You have to give New York Attorney General Eliot Spitzer and his friends an A for ambition. A few weeks ago Spitzer and the attorneys general of California, Connecticut, Iowa, New Jersey, Rhode Island, Vermont and Wisconsin, as well as the corporation counsel of New York, filed suit against five large electric utilities to force them to reduce their greenhouse gas emissions. Having battled teenage smoking and Microsoft, the attorneys general are now fighting global warming.
Well, not really. The main thing this suit might produce is publicity for the people who filed it. Even an amateur lawyer must suspect the suit's legal grounds are weak. The news release says that the case was filed in federal district court "under the federal common law of public nuisance, which provides a right of action to curb air and water pollution emanating from sources in other states. Public nuisance is a well-established legal doctrine that is commonly invoked in environmental cases." In other words: The utilities haven't broken any existing law; the attorneys general hope to create "new law" through a judge's decision.
But let's skip the legal niceties. If the suit succeeds, could it have a meaningful effect on global warming? The answer is "no." Again, skip legal niceties. Suppose, just for fun, the court simply shuts down the 174 fossil-fuel-burning power plants owned by these utilities (the American Electric Power Co., the Southern Co., the Tennessee Valley Authority, Xcel Energy Inc. and Cinergy Corp.). That's about 650 million tons of annual carbon dioxide (CO2) emissions, say the attorneys general. We'll ignore the economic consequences.
Now do the arithmetic. The attorneys general say these companies produce 10 percent of total U.S. CO2 emissions. Well, the United States generates about 25 percent of global greenhouse gases. So the net result is, at best, a 2.5 percent cut in annual worldwide greenhouse emissions. The entire cut would be offset in a few years by normal world economic growth, which -- requiring more power -- results in more emissions. Global emissions are now rising about 2 percent annually.
The only way to reduce them sharply is to have a worldwide cooperative plan to do so. The Kyoto protocol, negotiated in 1997, was one plan. But it would not have actually reduced greenhouse emissions. They would have continued rising even if the United States had adopted Kyoto. Undermining Kyoto's effectiveness was the unwillingness of most developing countries -- prominently China and India -- to join. With mass poverty, they're more interested in faster economic growth than in slower global warming.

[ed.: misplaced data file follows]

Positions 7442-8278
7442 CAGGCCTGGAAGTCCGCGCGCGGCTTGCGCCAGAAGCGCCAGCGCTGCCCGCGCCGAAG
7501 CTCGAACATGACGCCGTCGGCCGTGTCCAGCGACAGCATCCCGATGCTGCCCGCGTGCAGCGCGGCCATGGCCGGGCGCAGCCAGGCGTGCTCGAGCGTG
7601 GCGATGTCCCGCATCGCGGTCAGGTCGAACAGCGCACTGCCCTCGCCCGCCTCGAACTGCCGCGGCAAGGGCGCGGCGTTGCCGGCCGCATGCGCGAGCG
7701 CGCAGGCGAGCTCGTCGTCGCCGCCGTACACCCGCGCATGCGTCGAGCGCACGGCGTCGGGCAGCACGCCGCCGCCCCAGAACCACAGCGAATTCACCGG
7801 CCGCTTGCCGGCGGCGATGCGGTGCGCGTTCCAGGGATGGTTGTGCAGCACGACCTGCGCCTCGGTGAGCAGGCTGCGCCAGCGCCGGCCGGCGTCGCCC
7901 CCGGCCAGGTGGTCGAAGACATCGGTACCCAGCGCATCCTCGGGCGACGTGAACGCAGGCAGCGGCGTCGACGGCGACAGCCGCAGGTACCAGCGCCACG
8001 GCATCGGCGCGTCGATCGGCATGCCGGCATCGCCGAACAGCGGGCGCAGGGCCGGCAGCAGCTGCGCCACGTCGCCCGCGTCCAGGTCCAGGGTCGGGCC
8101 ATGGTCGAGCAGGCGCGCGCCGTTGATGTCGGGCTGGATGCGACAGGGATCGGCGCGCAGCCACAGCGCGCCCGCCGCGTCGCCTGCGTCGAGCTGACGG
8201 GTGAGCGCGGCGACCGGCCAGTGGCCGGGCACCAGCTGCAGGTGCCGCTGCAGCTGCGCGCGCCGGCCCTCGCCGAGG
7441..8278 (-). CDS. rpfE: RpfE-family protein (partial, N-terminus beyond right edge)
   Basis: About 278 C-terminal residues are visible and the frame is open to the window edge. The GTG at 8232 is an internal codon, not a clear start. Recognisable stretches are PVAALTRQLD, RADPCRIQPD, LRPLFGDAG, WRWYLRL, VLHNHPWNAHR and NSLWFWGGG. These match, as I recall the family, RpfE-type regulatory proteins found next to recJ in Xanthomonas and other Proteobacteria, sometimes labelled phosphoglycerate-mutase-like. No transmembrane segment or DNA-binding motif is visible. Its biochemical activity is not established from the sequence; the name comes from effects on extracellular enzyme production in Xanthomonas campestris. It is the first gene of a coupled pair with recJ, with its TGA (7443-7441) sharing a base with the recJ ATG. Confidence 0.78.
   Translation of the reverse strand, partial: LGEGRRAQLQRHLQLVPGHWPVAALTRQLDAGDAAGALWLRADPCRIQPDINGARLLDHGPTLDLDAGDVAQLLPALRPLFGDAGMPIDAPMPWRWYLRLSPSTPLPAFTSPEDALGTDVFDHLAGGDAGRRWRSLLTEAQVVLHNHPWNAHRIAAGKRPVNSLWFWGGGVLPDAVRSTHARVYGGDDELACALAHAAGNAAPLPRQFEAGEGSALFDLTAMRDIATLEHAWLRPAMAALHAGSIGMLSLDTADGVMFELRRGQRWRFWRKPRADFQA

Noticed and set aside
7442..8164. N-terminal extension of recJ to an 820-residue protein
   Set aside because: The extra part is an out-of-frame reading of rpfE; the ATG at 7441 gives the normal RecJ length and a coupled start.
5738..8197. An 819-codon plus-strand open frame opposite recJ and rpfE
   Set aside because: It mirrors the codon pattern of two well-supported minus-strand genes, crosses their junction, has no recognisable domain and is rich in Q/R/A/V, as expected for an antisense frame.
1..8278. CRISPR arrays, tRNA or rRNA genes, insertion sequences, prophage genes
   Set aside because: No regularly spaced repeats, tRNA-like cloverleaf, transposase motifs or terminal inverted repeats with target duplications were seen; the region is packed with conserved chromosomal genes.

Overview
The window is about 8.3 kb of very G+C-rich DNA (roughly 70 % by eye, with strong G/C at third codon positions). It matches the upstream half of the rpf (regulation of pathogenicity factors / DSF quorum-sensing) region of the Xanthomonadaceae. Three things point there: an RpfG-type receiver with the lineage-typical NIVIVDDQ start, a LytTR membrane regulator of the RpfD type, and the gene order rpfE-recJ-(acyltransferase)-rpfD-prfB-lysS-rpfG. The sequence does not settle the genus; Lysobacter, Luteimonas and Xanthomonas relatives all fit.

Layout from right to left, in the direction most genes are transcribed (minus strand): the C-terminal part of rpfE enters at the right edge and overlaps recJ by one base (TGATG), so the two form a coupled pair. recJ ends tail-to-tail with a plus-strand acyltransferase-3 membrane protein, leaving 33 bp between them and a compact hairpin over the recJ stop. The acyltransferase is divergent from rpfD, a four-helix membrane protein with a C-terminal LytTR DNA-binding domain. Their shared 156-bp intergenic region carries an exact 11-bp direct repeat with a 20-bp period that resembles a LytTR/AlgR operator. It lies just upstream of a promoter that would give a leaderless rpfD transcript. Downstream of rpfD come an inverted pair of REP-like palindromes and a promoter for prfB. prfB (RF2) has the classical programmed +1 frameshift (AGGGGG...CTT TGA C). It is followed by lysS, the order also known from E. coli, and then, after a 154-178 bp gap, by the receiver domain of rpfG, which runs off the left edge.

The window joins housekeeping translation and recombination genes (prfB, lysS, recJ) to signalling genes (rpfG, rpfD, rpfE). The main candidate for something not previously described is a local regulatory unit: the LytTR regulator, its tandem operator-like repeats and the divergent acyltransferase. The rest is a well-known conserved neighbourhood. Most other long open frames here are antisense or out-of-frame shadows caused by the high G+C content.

Their refusal was one reason the Senate would never have ratified Kyoto. In 1997 senators passed a resolution 95 to 0 disapproving the Kyoto approach. The other reason is that even modest reductions in U.S. greenhouse gases might result in higher energy prices, more regulations, slower economic growth or all three.
It's easy to be against global warming but not easy to be for the things that might control it. Barring some magical technological breakthrough, lowering U.S. emissions would require some or all of the following: tougher regulation or higher gasoline prices to force drivers into smaller and more fuel-efficient vehicles; restrictions on coal-burning power plants; encouragement of nuclear power; expansion of drilling for natural gas and more imports of liquefied natural gas; and regulations or tax penalties to discourage large homes.
No judge should try to impose new policies. These issues belong in the political arena, not the courts. But even if the United States embraced tough anti-global warming policies -- and other industrial countries did the same -- the effect would be offset unless developing countries joined. The Intergovernmental Panel on Climate Change has projected that greenhouse emissions will more than triple over the next century under "business as usual" assumptions. Virtually all the increase occurs in developing countries.
Spitzer and his allies can't change any of this. Their suit mainly allows them to advertise themselves to people who don't know better. Here's Connecticut Attorney General Richard Blumenthal sounding off:
"Our lawsuit is a huge, historic first step toward holding companies accountable for these pernicious pollutants that threaten our health, economy, environment and quality of life now and increasingly in the future. The eventual effects . . . [will be] increasing asthma and heat-related illnesses, eroding shorelines, floods and other natural disasters, loss of forests and other precious resources."
Actually, this contains considerable distortion. In truth, no one knows how much the world will warm, exactly when or with what consequences.
Any self-respecting judge will dismiss this suit -- and do more. Because the only point is political self-promotion, the judge ought to require the attorneys general to pay court costs and defendants' costs from their own pockets. There's a name for what the attorneys general are making of themselves: a public nuisance.